• No deductions will be made from wages unless prior arrangement in writing has been made with workers regarding provision of services and benefits. • In case there are women workers. However. historical and religious significance.7 HEALTH AND OCCUPATIONAL SAFETY Inconvenience and discomfort for workers and accidents resulting from careless construction practices can result in disruption of project implementation.6. • Women workers. No such monument shall be under direct threat from project implementation. in compliance of the Antiquities Act. Government of Pakistan. 1975. at least equal to minimum wage. shall be paid standard market wages. the proponents will issue explicit instructions for observance of occupational safety and to abide by labour and safety standards. and shall also issue a strict code of conduct regarding interaction. • Wages shall not be below minimum wage fixed by the government. an artefact of significance discovered during the phase of construction would be delivered to the Archaeology Department. Sukkur 10/2011 • Under strict supervision of foremen. archaeological or historical findings during excavation works are unlikely.18 Site of Archaeological or Historical Significance The project area is rich in terms of monuments of archaeological. Since the project area is urban and there have been continuous development works over the years. the contractor shall make suitable arrangements for their camp. 7. if required. 7. Mitigation: Following measures shall be taken by the contractor under supervision and inspection of the proponents: • All labour and occupational safety laws and regulations will be fully observed. 110 Bizcorp Consultants .Environmental Impact Assessment: Surgical Hospital. if any. Although it shall be the responsibility of the construction contractor to ensure occupational safety for workers at project site. as also socio-economic issues. the construction crew shall be bound to a strict code of moral conduct.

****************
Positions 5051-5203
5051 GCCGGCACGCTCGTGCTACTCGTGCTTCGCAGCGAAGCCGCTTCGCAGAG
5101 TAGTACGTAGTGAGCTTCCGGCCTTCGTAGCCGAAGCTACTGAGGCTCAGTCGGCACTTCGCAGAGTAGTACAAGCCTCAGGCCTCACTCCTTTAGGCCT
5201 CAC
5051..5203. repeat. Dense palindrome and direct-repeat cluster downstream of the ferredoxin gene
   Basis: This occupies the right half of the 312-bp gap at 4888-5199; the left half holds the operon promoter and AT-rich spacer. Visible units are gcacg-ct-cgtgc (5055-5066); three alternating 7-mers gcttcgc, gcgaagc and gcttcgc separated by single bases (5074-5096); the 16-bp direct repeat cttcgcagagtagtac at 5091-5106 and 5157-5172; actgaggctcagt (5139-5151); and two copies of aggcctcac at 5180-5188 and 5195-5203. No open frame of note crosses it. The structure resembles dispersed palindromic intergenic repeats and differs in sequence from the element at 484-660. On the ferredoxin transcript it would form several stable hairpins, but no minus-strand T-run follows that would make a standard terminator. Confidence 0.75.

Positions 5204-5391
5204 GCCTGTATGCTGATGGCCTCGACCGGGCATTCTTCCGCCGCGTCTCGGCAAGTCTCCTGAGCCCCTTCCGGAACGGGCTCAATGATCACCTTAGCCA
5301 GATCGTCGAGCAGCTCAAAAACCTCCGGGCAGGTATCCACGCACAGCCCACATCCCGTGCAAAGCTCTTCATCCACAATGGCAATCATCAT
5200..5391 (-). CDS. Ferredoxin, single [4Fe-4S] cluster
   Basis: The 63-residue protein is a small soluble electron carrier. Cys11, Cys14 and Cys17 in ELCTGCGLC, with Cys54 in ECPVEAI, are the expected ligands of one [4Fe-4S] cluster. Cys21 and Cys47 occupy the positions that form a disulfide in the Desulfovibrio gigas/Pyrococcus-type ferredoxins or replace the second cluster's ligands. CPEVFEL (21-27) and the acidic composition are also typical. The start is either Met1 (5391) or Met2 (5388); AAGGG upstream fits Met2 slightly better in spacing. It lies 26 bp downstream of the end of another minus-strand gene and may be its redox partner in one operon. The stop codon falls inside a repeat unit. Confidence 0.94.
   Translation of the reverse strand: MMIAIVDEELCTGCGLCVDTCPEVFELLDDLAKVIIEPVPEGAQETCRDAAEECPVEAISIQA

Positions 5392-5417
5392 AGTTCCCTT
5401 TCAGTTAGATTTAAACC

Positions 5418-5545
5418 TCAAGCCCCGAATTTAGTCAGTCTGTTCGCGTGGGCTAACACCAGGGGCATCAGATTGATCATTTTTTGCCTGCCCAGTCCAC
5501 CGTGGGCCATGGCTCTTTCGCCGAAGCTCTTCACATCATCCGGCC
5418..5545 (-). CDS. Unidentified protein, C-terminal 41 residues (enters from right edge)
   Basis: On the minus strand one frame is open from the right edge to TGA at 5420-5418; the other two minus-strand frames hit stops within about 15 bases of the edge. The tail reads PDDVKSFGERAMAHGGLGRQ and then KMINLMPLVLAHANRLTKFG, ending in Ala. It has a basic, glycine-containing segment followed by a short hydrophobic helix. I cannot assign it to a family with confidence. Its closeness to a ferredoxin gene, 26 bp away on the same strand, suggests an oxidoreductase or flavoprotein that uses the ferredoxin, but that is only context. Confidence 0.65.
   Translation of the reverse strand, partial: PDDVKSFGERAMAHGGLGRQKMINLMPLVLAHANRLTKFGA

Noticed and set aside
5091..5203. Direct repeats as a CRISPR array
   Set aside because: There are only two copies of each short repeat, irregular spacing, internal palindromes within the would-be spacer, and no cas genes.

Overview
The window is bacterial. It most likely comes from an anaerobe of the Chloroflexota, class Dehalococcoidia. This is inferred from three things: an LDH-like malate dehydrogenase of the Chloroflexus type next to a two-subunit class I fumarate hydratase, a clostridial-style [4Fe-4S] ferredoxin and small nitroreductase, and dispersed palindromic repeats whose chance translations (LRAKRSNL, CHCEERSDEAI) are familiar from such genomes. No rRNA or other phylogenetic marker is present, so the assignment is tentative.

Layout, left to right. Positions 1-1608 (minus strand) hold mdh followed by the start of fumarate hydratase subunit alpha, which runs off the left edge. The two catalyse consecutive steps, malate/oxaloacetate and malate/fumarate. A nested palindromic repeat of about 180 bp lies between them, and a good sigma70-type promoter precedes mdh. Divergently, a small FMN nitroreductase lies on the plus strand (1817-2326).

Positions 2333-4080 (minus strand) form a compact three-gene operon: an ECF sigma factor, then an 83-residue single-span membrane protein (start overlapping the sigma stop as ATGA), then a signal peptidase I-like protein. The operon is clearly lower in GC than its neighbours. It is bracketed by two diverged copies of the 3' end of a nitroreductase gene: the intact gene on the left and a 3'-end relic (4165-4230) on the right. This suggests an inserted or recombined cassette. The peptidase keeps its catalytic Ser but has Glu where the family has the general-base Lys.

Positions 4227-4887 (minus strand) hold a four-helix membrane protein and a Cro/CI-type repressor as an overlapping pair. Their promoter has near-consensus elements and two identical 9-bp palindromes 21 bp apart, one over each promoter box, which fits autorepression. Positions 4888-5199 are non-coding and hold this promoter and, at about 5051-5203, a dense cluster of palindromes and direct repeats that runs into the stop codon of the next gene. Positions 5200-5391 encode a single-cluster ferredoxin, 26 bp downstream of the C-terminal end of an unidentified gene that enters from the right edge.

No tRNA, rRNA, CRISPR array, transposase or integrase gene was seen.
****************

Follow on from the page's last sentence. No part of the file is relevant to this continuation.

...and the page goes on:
Working hours shall be according to the law of the land. and Fire extinguishers and other emergency equipment shall be available at the construction site. they will be paid overtime according to the law of the land.8.Environmental Impact Assessment: Surgical Hospital. Sukkur 10/2011 • • • • • • • • • • • • • • • There shall not be any bonded or child labour. particulate matter or noise during operation of the project. which shall be open for inspection by the proponents. Hard hats will be worn by all workers and foremen.1 Earthquake Hazard While an earthquake can cause damage to a particular structure. Workers shall be insured against accidents. 7. masons and other employees are made to work beyond normal hours. Environmental issues associated with operation of the proposed project are discussed in the following sub-sections. Masks will be available for workers to avoid dust inhalation. Maximum number of employment opportunities will be provided to local workers so as to impart training and skills to local workforce. No worker will be exposed to dangerous work. In case labourers. The contractor will maintain a register of wages.8 ENVIRONMENTAL PROBLEMS FROM PROJECT OPERATIONS There will not be any environmental problems relating to gaseous emissions. it becomes an environmental hazard should there be possibility of such 111 Bizcorp Consultants . A medical team will be engaged by the contractor to attend to health needs of workers and shall be available at short notice in case of an accident. 7. Adequate first-aid arrangements will be made at project site as immediate relief in case of an accident. Wages will be disbursed on time. Workers shall be briefed about health hazards and all precautions that must be taken during construction. The contractor will prepare an emergency plan so as to be fully prepared for an emergency situation.